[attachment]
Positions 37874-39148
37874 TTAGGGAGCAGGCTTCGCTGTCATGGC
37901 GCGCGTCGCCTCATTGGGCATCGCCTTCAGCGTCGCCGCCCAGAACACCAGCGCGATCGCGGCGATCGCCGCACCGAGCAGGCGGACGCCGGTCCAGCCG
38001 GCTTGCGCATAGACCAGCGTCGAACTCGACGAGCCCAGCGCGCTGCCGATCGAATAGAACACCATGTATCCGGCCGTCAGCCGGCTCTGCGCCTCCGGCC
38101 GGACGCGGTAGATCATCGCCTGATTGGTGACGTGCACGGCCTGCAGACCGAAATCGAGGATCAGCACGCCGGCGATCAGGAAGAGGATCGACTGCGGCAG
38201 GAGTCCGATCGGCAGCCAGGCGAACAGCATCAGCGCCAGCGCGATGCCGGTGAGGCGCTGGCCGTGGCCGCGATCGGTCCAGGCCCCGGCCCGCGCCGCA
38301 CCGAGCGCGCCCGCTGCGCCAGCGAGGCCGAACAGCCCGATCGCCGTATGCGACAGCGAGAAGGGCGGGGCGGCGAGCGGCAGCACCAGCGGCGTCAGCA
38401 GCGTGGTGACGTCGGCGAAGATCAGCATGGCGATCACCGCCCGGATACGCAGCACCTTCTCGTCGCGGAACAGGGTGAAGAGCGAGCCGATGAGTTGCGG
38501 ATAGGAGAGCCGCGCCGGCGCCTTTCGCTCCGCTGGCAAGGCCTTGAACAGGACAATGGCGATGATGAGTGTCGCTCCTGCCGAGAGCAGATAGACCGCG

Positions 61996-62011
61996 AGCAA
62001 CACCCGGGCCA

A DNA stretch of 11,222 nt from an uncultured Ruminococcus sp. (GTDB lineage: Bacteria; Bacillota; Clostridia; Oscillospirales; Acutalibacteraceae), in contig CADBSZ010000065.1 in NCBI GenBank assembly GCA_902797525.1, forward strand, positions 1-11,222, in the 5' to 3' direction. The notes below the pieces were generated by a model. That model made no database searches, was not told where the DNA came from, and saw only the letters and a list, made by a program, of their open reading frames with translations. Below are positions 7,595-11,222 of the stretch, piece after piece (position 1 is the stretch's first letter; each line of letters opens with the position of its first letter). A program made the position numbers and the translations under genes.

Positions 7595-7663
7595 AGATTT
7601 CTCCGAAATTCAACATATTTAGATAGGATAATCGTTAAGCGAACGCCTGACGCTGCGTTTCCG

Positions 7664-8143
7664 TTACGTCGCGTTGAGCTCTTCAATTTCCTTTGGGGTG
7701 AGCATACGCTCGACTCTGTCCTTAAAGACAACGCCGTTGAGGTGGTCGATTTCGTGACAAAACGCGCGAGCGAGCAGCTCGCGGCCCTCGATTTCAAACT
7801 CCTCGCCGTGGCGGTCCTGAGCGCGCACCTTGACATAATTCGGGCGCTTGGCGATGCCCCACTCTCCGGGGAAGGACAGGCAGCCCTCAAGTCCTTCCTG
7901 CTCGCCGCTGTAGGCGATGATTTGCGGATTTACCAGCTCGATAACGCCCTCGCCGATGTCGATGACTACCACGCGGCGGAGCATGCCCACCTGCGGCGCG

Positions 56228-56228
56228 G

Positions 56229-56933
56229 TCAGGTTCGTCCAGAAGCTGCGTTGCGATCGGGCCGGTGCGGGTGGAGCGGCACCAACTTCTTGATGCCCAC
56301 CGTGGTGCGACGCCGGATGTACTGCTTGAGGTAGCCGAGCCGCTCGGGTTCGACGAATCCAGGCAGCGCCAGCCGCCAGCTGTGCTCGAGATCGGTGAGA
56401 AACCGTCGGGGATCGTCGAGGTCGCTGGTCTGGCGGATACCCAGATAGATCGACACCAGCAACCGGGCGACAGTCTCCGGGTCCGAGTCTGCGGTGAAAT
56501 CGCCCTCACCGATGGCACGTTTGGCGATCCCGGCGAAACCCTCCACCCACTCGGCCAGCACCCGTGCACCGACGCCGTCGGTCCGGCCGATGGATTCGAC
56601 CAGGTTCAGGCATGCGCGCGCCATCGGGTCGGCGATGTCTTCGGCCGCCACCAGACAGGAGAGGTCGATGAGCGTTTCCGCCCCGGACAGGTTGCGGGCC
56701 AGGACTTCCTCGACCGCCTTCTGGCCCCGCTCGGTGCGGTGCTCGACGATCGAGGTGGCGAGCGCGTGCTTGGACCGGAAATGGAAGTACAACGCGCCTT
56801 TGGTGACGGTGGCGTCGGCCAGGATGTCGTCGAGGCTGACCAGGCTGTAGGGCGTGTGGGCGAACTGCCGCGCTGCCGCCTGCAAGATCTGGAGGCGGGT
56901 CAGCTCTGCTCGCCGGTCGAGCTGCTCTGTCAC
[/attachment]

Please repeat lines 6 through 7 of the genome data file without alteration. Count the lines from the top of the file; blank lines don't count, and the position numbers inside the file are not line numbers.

38201 GAGTCCGATCGGCAGCCAGGCGAACAGCATCAGCGCCAGCGCGATGCCGGTGAGGCGCTGGCCGTGGCCGCGATCGGTCCAGGCCCCGGCCCGCGCCGCA
38301 CCGAGCGCGCCCGCTGCGCCAGCGAGGCCGAACAGCCCGATCGCCGTATGCGACAGCGAGAAGGGCGGGGCGGCGAGCGGCAGCACCAGCGGCGTCAGCA